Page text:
Poverty and crime can have devastating effects on a child’s health. But a new study from researchers at Washington University School of Medicine in St. Louis suggests that some environmental factors influence the structure and function of young brains even before babies make their entrances into the world.
A study published online April 12 in the journal JAMA Network Open found that MRI scans performed on healthy newborns while they slept indicated that babies of mothers facing social disadvantages such as poverty tended to be born with smaller brains than babies whose mothers had higher household incomes.
MRI scans of full-term newborns born to mothers living in poverty revealed smaller volumes across the entire brain — including the cortical gray matter, subcortical gray matter and white matter — than found in the brains of babies whose mothers had higher household incomes. The brain scans, which were conducted only a few days to weeks after birth, also showed evidence of less folding of the brain among infants born to mothers living in poverty. Fewer and shallower folds typically signify brain immaturity. The healthy human brain folds as it grows and develops, providing the cerebral cortex with a larger functional surface area.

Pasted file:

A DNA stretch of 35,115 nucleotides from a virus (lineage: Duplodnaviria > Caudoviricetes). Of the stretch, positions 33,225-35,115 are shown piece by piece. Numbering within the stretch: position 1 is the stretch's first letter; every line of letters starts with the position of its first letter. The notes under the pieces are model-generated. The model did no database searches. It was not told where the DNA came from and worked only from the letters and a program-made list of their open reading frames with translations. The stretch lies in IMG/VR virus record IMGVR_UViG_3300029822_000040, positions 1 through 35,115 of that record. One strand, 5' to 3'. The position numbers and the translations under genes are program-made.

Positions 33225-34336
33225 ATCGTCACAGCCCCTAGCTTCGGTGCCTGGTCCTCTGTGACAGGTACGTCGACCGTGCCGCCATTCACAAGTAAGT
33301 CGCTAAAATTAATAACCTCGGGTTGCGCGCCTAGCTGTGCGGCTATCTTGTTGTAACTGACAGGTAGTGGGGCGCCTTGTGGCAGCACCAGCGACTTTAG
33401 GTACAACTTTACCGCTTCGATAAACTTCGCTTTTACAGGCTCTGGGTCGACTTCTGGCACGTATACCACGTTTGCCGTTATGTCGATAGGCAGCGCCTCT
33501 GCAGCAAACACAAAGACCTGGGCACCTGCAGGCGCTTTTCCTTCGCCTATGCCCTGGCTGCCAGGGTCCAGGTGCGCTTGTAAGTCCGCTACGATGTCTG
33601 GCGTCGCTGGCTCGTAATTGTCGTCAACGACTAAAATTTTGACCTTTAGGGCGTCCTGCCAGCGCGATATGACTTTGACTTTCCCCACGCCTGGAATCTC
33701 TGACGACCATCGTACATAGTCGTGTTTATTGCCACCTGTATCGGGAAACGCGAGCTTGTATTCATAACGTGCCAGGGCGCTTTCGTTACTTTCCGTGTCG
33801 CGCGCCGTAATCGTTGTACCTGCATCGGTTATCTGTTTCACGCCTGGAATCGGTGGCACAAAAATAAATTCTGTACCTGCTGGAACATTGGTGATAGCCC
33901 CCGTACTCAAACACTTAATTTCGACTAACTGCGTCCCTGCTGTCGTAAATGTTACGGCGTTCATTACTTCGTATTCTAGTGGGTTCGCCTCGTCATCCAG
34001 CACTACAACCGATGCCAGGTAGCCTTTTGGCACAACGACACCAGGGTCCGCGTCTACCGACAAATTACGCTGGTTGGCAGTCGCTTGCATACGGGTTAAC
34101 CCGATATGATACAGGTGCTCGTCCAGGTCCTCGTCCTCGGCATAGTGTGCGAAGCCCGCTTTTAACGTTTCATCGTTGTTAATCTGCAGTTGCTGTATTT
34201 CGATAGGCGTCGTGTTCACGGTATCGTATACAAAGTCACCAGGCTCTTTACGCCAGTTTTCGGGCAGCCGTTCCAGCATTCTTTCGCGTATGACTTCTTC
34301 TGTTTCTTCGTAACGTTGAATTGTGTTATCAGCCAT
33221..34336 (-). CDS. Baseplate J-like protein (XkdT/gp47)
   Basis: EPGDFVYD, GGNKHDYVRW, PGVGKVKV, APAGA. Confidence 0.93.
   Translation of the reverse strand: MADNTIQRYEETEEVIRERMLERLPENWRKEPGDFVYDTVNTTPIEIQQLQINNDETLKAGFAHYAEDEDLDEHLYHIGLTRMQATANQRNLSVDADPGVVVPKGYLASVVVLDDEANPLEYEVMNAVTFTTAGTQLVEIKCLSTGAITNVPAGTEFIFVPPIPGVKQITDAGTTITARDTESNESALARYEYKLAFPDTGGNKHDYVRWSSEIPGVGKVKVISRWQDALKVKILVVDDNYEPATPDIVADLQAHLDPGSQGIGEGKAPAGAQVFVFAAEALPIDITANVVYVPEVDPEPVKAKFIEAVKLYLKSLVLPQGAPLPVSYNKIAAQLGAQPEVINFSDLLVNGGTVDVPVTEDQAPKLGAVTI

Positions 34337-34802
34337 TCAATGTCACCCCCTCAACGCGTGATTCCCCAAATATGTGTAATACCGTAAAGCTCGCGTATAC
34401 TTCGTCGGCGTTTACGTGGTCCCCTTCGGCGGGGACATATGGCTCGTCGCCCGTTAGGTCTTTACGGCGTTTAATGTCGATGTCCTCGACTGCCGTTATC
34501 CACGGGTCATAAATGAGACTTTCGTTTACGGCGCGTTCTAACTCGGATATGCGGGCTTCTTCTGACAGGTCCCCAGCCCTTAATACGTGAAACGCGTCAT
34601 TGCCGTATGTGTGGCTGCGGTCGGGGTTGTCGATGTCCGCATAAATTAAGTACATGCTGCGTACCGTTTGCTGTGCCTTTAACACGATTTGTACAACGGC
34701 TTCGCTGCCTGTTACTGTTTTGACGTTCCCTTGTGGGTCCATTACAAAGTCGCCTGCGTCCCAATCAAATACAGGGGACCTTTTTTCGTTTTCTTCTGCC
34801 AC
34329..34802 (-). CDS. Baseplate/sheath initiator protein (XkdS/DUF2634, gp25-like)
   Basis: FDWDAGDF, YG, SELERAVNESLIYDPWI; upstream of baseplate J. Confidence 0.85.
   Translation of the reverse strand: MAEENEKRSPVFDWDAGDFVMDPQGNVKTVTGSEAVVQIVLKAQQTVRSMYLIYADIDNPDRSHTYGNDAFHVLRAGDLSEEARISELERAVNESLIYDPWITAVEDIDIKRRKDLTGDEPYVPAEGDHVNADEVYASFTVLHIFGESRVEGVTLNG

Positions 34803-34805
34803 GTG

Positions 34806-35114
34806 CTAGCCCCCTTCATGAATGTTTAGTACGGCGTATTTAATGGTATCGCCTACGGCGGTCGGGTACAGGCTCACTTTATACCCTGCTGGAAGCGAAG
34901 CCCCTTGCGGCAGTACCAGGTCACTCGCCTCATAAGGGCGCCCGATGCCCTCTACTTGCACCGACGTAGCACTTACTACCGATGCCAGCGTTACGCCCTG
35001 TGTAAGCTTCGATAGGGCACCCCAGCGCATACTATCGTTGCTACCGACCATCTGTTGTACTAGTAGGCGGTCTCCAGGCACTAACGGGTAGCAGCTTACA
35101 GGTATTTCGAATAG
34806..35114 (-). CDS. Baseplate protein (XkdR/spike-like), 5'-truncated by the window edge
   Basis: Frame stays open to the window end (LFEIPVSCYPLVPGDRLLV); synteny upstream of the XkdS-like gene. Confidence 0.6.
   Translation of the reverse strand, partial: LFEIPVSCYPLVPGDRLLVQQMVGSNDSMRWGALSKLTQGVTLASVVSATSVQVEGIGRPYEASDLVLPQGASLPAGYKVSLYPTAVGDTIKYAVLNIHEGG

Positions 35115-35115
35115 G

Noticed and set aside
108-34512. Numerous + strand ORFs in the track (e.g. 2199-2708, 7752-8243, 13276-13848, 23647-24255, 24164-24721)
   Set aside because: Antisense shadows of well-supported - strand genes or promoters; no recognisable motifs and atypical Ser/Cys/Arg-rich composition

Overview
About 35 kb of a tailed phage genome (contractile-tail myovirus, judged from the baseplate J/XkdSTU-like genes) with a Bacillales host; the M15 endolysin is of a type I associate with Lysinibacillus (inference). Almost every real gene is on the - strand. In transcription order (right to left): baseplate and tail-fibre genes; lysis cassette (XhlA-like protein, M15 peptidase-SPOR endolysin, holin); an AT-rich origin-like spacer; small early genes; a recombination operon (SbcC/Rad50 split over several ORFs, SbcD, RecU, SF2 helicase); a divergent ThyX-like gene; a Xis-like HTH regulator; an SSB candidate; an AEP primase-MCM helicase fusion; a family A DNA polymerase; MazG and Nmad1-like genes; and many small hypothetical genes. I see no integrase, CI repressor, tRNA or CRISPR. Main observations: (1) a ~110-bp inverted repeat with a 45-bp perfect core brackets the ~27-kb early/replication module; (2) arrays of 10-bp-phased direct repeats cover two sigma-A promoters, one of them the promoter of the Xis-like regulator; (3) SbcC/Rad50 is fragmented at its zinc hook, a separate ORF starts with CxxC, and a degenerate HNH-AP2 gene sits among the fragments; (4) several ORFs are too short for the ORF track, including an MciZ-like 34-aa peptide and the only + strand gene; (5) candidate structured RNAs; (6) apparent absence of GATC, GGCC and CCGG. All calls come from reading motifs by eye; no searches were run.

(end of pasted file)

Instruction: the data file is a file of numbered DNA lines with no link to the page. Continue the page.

A second study of data from the same sample of 399 mothers and their babies — this one published online April 12 in the journal Biological Psychiatry — reports that pregnant mothers from neighborhoods with high crime rates gave birth to infants whose brains functioned differently during their first weeks of life than babies born to mothers living in safer neighborhoods. Functional MRI scans of babies whose mothers were exposed to crime displayed weaker connections between brain structures that process emotions and structures that help regulate and control those emotions. Maternal stress is believed to be one of the reasons for the weaker connections in the babies’ brains.
“These studies demonstrate that a mother’s experiences during pregnancy can have a major impact on her infant’s brain development,” said Christopher D. Smyser, MD, one of the principal investigators. “Like that old song about how the ‘knee bone is connected to the shin bone,’ there’s a saying about the brain, that ‘areas that fire together wire together.’ We’re analyzing how brain regions develop and form early functional networks because how those structures develop and work together may have a major impact on long-term development and behavior.”